Our habits make our lives.
When we choose not to practice the violin, or whatever our passion may be, we make a choice that’s probably informed by habit.
We’re used to not doing uncomfortable things.
Our habit is to avoid.
Avoid the anxiety and fear of trying and failing, or trying and never being good enough.
But as we’ve seen from Malcolm Gladwell’s book, if you continue to practice and put in the time — failure just isn’t possible.
The only way failure is possible is giving up before you’ve reached your goal.
If you keep putting in the time, you will rise to the top.
So instead of letting your fear-based habits affect your actions, it’s important to rewire your brain to have new habits. New routines. New fall-back reactions to difficult situations.
When things get tough, instead of letting your instant reaction being shirking away, your habit should be to lean forward and continue anyway.
That is the only way you’ll get in your proverbial 10,000 hours and rise to the top: rewriting your habits.
In Tony Robbins self-improvement book, he explains that to rewrite your habits, you first need to associate pain, or negative emotions with your old pattern. As humans, we naturally avoid pain and gravitate towards pleasure, so if we associate great negative emotions with our old patterns of behavior, we can change those patterns much easier than through pure force of will.
The next step, Robbins explains, is to make certain “pleasure is fully associated with the new pattern.” It’s hard to imagine that the violinists who put in 10,000 hours didn’t truly enjoy what they were doing. They probably got excited to sit down and practice for the day. Not enjoying their work would have made getting in those 10,000 hours very difficult.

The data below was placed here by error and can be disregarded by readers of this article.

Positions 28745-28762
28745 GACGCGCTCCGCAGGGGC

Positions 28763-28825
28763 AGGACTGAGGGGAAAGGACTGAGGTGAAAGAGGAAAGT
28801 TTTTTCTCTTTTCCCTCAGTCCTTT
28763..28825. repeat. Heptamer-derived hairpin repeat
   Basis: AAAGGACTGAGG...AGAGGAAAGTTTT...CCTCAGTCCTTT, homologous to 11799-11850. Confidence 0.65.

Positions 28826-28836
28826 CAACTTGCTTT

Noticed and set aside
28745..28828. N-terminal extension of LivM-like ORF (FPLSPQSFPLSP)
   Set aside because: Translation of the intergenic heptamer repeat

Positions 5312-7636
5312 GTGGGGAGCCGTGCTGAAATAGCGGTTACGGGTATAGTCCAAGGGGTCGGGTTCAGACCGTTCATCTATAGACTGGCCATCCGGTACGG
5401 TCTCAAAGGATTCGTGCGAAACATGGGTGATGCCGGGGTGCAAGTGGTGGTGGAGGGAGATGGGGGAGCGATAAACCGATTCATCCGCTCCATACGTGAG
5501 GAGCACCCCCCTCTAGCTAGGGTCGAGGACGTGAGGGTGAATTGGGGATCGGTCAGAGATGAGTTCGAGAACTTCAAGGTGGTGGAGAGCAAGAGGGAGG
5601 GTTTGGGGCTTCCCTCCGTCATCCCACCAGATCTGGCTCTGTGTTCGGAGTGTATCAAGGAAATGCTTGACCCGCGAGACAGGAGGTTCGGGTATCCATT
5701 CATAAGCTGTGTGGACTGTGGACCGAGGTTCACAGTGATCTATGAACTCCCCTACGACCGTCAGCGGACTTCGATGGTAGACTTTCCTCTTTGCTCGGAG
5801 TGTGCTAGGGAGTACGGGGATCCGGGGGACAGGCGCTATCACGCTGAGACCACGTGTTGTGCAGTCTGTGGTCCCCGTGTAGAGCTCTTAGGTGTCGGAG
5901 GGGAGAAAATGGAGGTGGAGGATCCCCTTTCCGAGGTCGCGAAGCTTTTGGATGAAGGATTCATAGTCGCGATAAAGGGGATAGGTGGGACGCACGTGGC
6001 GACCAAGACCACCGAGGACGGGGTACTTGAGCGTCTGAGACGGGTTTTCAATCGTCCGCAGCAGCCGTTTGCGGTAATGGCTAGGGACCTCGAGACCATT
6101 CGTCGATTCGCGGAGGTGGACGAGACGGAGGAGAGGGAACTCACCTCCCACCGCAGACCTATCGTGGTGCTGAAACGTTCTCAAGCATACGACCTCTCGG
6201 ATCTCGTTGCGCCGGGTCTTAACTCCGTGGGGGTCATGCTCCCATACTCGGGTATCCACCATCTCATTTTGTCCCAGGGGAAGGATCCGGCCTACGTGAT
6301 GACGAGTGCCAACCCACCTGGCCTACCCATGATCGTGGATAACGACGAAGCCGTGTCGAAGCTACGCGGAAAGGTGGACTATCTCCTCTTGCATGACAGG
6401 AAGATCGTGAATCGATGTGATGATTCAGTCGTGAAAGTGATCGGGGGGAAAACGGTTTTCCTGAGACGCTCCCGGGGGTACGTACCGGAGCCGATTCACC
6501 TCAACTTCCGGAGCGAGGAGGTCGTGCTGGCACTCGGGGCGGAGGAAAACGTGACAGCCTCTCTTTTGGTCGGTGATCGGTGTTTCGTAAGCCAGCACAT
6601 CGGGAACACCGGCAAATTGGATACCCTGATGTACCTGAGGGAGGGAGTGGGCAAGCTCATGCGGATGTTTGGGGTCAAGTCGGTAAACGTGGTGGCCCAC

But so many of us are too comfortable with our lives. We know we have so much more inside of us, but we choose not to fight against our old patterns, not to change our behaviors, because we’re afraid of going through the discomfort we associate with going through the process of changing our habits.
Goggins gives a great quote from Heraclitus, a philosopher from the fifth century BCE, that perfectly describes this phenomenon. Heraclitus wrote:
“Out of every one hundred men, ten shouldn’t even be there, eighty are just targets, nine are the real fighters, and we are lucky to have them, for they make the battle. Ah, but the one, one is a warrior…”
Sure, anyone has the option to put in 10,000 hours and succeed far beyond where everyone else does.
It doesn’t take anything special that you were born with.
It doesn’t take talent or a “spark.”
It just takes time.
But it is the rare person who will actually put in that time. Who will stand out as the one among a hundred as exceptional.
If you want to be the best at what you do, you are going to have to do what no one else will. Those at the top have put in their all. They’ve tried over and over again and gotten back up after failure to try yet again. In fact, failure is not a failure to those who put in 10,000 hours. It’s just a minor setback on their way to 10,000 hours.
So let go of the need to see your success as a linear line moving up and up. You probably won’t see win after win after win. You’ll end up losing sometimes too.
But that doesn’t matter, because your goal should not be to always receive positive feedback or achievement, but simply to put in your hours. And to enjoy it along the way! Put in your 10,000 hours and not rest until you’ve reached where you want to be.
That is the only way to become the best at what you do, to become as Heraclitus says, the one warrior.